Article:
Everyone loves the convenience and accessibility Wi-Fi has brought us. As is often the case with technology, it’s great—when it works. When a building owner or tenant discovers “dead spots” that are difficult or impossible to reach with a Wi-Fi signal, the challenge is not. “Can we provide service there?” More often it is, “How do we aesthetically and cost-effectively provide service there?” Depending on the location, there may be good options for bringing a reliable Wi-Fi signal to those difficult areas.
Wireless wall outlets
If an area is accessible with Ethernet cables, then wall-mount wireless access points can provide an aesthetically agreeable Wi-Fi solution. However, be sure to choose wireless devices that are manufactured consistently with the already operating wireless network at that site.
For example, if the facility already is using an Aruba wireless network (www.arubanetworks.com), then the wall-mount Wi-Jack Duo wireless wall outlets by Ortronics/Legrand (www.ortronics.com) are the smallest and least obtrusive wireless access points on the market. They come in molded enclosures that mount in a standard single-gang wall outlet with a standard 110 termination. They use Power over Ethernet (PoE) technology, so the network will require PoE injectors in the telecommunications room to function. The wireless wall outlets are available in two versions: one with just a wireless access point and the other with an embedded 10/100 Ethernet port.
If the dead zone is in a place that cannot be cabled with a standard Ethernet cable, then under-carpet cable, available from several manufacturers, may be the solution. For example, Hitachi Cable Manchester Inc. (www.hcm.hitachi.com) makes a thin Category 5e that is similar in size to a flexible plastic ruler (1⁄8-in. × 13⁄8-in.). It is designed to function effectively and unnoticed under carpet squares or rolled carpet. The “wings” of the cable can be peeled off if it needs to pass through conduit or fish down a hollow wall for part of its run. Similarly, Video Products Inc. (www.vpi.us) makes a super flat cable (1⁄16-in. x 1⁄3-in.), available on spools or in premolded patchcords. These Cat 5e cables are ideal for hiding under carpets or installing in areas where unsightly exposed cables or patch cords just won’t do.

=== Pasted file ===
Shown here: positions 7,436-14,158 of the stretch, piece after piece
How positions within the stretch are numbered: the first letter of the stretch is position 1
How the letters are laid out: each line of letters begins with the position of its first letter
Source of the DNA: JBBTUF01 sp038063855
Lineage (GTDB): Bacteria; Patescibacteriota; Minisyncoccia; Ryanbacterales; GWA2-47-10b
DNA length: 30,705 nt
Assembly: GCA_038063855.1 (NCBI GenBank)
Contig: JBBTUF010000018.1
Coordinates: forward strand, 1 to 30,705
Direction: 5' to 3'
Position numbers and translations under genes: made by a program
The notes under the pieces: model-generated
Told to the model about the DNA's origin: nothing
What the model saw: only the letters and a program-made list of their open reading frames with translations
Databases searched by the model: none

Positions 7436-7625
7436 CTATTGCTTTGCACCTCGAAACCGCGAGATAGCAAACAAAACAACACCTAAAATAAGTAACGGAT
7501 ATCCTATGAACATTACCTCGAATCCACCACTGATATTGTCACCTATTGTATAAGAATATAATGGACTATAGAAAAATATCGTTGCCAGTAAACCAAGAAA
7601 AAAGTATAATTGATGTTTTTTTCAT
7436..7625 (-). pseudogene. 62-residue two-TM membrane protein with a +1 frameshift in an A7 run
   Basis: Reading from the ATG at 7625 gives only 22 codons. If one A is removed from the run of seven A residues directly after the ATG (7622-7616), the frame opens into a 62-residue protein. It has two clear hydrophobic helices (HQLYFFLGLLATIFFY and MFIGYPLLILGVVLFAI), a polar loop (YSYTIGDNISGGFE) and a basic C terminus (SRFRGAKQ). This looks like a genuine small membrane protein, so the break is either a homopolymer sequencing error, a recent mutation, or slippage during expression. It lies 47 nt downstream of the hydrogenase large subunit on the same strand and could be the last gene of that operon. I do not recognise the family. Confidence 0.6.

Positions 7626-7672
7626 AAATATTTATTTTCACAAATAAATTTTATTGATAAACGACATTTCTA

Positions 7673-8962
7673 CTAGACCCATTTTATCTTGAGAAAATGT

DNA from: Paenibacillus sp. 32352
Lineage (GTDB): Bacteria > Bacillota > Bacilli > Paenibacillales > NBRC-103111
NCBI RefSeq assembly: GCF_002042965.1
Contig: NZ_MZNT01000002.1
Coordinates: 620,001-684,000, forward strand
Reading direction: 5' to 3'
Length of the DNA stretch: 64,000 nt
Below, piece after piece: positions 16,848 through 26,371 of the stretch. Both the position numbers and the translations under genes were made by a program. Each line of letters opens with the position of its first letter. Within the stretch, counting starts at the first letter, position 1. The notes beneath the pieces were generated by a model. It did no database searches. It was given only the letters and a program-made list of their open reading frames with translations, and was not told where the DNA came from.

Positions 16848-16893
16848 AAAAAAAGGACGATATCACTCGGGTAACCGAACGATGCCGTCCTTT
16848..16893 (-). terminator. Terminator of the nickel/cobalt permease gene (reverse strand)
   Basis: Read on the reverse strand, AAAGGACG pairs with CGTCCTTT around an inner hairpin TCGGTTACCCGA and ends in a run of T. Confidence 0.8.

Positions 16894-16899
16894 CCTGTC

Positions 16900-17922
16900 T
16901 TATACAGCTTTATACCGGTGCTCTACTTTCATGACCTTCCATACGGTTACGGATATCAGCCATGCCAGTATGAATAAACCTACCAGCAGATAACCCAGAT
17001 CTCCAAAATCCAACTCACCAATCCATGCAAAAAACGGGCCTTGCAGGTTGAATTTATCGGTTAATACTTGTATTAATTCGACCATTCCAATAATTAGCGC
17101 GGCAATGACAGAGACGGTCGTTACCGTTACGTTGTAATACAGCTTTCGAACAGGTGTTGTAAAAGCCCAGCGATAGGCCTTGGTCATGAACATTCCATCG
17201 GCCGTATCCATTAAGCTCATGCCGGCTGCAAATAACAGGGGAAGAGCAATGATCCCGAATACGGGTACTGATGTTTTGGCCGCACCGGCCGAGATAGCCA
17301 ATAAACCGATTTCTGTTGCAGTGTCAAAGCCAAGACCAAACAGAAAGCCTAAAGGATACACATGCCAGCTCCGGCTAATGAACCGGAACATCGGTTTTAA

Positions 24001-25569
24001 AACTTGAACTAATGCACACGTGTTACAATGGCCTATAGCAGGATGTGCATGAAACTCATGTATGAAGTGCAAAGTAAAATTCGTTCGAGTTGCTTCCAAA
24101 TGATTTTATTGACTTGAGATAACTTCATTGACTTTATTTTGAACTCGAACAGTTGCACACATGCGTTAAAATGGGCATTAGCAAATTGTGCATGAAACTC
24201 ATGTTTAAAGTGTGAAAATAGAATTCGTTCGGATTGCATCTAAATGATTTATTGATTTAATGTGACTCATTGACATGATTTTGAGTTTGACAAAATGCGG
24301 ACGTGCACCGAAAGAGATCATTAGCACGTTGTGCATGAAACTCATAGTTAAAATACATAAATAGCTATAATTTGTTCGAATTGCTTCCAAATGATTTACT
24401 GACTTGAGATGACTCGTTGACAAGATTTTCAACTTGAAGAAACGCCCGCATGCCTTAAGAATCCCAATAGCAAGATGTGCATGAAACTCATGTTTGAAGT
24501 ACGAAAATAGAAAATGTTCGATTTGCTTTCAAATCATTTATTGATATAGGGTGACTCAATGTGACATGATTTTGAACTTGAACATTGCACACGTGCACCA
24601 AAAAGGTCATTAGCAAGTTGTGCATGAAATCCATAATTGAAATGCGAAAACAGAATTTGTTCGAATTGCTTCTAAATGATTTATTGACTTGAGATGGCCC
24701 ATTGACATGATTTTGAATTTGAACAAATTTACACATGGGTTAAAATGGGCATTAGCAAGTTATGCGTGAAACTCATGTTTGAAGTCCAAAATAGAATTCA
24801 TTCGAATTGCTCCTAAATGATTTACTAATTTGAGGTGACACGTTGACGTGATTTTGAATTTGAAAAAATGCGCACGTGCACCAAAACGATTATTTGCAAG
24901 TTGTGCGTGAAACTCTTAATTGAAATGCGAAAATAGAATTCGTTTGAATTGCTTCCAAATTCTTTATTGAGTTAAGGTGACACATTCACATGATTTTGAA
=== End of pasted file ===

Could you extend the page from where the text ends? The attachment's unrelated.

Finally, another potential lifesaver for a network-unfriendly building may be Cat 5e cable from FlatWire Technologies (www.flatwireready.com), which can be invisibly wall-mounted to previously unreachable locations. The FlatWire cable is eight-thousandths of an inch wide—thinner than a business card. Once attached to the wall, it is covered with a mesh tape and then a concealing compound; when that dries and is sanded, it can be painted or wallpapered to become virtually invisible.
“If you can repaint, then you can FlatWire,” said Robb Sexton, the product inventor and president of Southwire’s FlatWire Technologies Division.
The current product line includes a two-pair Cat 5e Ethernet (10/100 Mbps) cabling kit that includes field-installed termination devices for each end, each with a female RJ45 port. This may or may not support a PoE wireless access point; FlatWire reports that it has not yet tested the cable for PoE (but plans are in the works). But the cable will support a Cat 5e signal for an externally powered wireless access point or Ethernet network jack and may be the only option that will aesthetically work in some building locations.
These are four products that certainly need to be in your arsenal of solutions as you try to get computer network functionality into your Wi-Fi-challenged space.
MUNYAN is a freelance writer in the Kansas City, Kan. area, specializing in business writing and telecommunications. He can be reached at www.russwrites.com.